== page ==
WYCLIFFE AND THE FOUR JACKS, by W J Burley, published in 1985 – and WYCLIFFE AND THE TANGLED WEB, also by Burley (but of course), published in1988
Bookshelf 15, shelf 4, books 10 and 11
It’s a bit like Cheddars – you can’t just eat up one detective story; you need more. Well, I do anyway, and the same applies to sequences of novels (heaven only knows what will happen if the dice select one of Patrick O’Brian’s Aubrey/Maturin books). Oxfam may have been where I found these rather lovely yellow-jacketed Gollancz hardbacks to fuel my addiction.
So not one tiltle here, but two.
Why do we read detective fiction, I wonder? Why is it so very popular?
I think it partly appeals to our puzzle-solving instincts, and partly to our desire to see order come from chaos, and you can’t get more transgressive than murder.
But of course there’s more to a good detective novel than the solving of the crime. Otherwise reading one would be little different to completing a sudoku, only with extra blunt instruments.
Of course you need a stonkingly good plot. But you also need believable characters, sympathetic or not – and your main detective really does not need to be alcoholic, addicted to drugs or a complete screwball – and you need an interesting setting. Often the best crime writers tend to explore a particular location over several books, and it’s best when it’s one which readers ‘think’ they know, but which the writer then reveals in all its actual grimness or hypocrisy. Think Morse’s Oxford or the Edinburgh of John Rebus.
In the case of the Wycliffe books, it’s Cornwall.
That’s hardly surprising: Burley (1914-2002) was a complete Cornishman. But though he always sets the Wycliffe books in a recognisable area, he’s also at pains to distort it slightly so there’s no risk of any confusion between fiction or reality. A necessary precaution when you live in the community you’re writing about – especially if you write about nasty little murders and sins coming home to roost…
The first of the two, Four Jacks, is set in the Roseland peninsula. For me, this is one of the books which most conjures up Cornwall, partly because it’s set in the summer, and partly because the landscape is so lovingly described. And it’s a Cornish Cornwall despite the holiday setting – not the Cornwall of the visitors who basically form a backdrop to the action, walking around in the distance and taking, in the case of Tangled Web, boat trips on which they witness arguments. That particular book is set in a version of Mevagissey.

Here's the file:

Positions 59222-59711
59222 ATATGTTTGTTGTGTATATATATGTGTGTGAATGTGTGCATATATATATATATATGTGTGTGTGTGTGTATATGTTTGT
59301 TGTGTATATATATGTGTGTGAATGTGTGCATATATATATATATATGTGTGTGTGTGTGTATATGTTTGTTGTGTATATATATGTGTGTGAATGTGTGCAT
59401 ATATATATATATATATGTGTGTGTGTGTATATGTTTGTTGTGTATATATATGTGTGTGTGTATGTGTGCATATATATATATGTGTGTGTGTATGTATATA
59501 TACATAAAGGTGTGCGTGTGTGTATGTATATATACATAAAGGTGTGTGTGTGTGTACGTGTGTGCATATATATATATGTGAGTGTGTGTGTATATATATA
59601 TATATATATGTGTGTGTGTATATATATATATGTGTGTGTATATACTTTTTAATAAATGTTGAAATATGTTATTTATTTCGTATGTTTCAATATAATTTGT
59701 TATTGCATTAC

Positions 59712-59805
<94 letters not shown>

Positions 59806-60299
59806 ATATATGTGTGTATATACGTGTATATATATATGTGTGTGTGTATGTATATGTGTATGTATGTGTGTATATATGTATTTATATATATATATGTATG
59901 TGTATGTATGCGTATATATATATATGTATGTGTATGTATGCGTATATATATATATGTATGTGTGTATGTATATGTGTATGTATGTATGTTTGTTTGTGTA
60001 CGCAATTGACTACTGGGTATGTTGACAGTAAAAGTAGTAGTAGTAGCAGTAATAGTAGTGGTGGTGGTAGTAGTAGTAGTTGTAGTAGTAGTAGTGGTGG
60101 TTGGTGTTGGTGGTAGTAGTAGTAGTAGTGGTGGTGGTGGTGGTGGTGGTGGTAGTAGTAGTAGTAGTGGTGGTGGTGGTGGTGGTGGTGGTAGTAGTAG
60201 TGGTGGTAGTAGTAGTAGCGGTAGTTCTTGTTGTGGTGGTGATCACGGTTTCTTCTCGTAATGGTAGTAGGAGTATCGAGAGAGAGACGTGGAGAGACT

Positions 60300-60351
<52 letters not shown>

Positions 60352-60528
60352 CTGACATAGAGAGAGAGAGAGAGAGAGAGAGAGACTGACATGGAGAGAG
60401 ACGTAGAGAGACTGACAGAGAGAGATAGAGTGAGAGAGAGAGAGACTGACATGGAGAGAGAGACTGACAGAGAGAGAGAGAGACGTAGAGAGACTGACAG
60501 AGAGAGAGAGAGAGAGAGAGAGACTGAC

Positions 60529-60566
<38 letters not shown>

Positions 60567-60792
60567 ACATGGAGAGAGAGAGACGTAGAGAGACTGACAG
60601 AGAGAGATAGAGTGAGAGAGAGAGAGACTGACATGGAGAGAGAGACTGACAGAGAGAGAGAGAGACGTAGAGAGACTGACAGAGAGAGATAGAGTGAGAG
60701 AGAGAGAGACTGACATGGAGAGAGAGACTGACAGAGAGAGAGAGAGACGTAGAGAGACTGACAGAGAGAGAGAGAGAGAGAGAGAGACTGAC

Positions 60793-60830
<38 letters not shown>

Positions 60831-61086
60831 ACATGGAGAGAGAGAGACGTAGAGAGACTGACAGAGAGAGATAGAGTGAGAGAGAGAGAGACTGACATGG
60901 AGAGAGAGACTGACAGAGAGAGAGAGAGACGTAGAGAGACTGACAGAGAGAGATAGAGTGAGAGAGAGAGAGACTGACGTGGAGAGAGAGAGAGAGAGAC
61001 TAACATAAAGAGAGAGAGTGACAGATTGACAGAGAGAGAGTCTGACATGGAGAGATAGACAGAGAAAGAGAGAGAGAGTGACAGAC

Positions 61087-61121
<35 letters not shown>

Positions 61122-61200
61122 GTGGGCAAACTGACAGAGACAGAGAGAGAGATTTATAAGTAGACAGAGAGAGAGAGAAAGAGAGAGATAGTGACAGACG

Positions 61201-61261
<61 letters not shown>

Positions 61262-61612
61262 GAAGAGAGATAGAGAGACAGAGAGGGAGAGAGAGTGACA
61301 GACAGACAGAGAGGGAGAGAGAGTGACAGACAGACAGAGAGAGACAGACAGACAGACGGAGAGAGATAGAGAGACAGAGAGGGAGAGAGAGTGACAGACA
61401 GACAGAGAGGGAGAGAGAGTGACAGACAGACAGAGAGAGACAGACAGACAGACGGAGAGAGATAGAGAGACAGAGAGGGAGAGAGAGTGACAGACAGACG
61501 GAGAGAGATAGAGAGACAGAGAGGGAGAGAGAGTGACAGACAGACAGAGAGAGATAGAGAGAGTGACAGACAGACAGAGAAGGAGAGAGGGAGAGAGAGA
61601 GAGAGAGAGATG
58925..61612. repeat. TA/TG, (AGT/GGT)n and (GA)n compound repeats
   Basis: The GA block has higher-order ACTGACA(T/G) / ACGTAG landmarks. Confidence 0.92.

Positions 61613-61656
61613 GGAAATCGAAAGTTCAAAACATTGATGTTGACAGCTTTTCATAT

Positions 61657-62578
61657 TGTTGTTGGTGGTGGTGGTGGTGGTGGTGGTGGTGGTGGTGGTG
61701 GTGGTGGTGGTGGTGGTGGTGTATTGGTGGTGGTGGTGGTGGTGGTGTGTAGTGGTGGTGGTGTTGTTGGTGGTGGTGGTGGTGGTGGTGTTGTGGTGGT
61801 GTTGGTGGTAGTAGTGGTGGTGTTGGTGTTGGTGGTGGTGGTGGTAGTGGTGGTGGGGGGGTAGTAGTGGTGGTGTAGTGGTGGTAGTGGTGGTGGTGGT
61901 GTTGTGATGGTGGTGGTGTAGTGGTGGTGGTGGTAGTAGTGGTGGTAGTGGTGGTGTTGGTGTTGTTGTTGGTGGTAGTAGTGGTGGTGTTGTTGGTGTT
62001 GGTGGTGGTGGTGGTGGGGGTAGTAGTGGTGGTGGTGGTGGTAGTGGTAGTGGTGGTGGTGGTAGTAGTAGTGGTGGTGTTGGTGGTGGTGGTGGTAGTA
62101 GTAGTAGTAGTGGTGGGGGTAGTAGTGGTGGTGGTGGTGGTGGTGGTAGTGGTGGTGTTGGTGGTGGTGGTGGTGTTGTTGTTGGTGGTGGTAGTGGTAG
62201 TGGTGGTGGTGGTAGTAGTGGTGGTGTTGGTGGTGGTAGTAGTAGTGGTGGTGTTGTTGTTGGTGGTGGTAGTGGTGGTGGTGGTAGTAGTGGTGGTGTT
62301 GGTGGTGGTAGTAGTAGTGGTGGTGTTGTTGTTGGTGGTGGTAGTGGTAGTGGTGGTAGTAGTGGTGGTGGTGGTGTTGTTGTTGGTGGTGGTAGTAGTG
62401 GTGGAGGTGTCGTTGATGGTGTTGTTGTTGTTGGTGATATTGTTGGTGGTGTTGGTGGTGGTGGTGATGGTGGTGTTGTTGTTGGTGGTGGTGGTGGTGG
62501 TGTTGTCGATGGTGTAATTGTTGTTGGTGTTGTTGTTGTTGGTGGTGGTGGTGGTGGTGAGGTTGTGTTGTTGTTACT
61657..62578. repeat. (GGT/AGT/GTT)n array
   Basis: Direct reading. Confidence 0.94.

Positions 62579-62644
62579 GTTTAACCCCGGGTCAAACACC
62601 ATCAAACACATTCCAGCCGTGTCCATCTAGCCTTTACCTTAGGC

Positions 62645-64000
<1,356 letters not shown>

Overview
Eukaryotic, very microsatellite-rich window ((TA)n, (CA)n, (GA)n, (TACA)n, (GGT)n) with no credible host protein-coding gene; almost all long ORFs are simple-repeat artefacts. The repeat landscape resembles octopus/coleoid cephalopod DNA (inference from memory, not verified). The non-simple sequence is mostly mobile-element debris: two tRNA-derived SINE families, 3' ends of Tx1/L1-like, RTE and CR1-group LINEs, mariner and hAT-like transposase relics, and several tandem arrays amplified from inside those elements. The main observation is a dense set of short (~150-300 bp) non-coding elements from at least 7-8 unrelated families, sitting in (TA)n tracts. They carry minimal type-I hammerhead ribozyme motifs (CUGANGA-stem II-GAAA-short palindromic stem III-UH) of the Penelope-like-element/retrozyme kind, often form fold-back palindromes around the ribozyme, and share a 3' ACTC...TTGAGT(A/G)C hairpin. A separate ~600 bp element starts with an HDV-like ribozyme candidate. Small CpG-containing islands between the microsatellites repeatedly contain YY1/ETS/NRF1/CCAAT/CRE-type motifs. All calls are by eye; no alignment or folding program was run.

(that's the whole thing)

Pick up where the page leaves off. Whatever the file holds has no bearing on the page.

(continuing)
I must admit that I don’t know the Cornwall of the 1980s well enough to comment on how accurate Burley’s representation of it was, but I do know small communities – small rural communities – and they hardly change. Burley has, in many ways, got them sussed. And Wycliffe, Burley’s main detective, understands them too:
‘…he had been brought up in the narrow world of family feuds, squabbles over land, and the conflicting interests of landlord and tenant.’
(This is a world – Tangled Web – in which it seems perfectly reasonable to put an elderly aunt in the freezer when she dies at an inconvenient time. And I don’t find it exaggerated one bit.)
And then there are the ‘incomers’ like the unpleasant David Cleeve – he’s the focus of Jacks – though he is an extreme case: a famous writer with a dodgy past. For me, though Cleeve may be the focus of the book, the peripheral characters are where my interest lies: the Borlases, brother and sisters, whose niece is murdered by accident; Laura Wynn, the new-age protester against an archaeological dig… they can be major or minor, but they’re sketched in well. For instance, Jack Polmear, pub landlord, barely appears – but I’ve met a Jack Polmear or two, he’s so convincing.
Ultimately, however, the appeal of Burley’s books for me lies in the motivation behind the crimes. It’s never overly melodramatic, exaggerated or ridiculous. It’s often derived from mistaken assumptions and muddle, which strikes me as being realistic (though I may be operating under a muddled and mistaken assumption myself, of course). I think it is probably this aspect of his work which has led to comparisons with Simenon. That, and the fact that he’s not at all repetitious.
In many detective novels you can work out who did it well in advance, not because of any clues the author may have dropped – that’s acceptable, and part of the game – but because it’s always the weak young man or the person with the cast-iron alibi or the person who wasn’t even there. That’s not true of Burley’s Wycliffe books at all; yes, you can find clues and shout at Wycliffe ‘It’s a synonym for John!’ or ‘She’s lying!’, but there’s no preordained plot device.
What they do have is a good central detective (who was, I think, well played by Jack Shepherd in the 1990s TV series), an excellent supporting cast and a well-planned, atmospheric plot.
For those who also appreciate W J Burley, there’s a small website which celebrates his work – check it out. If you’re interested in the technical side of planning detective novel, there’s a page on there specifically looking at how he plotted out Wycliffe and the Tangled Web.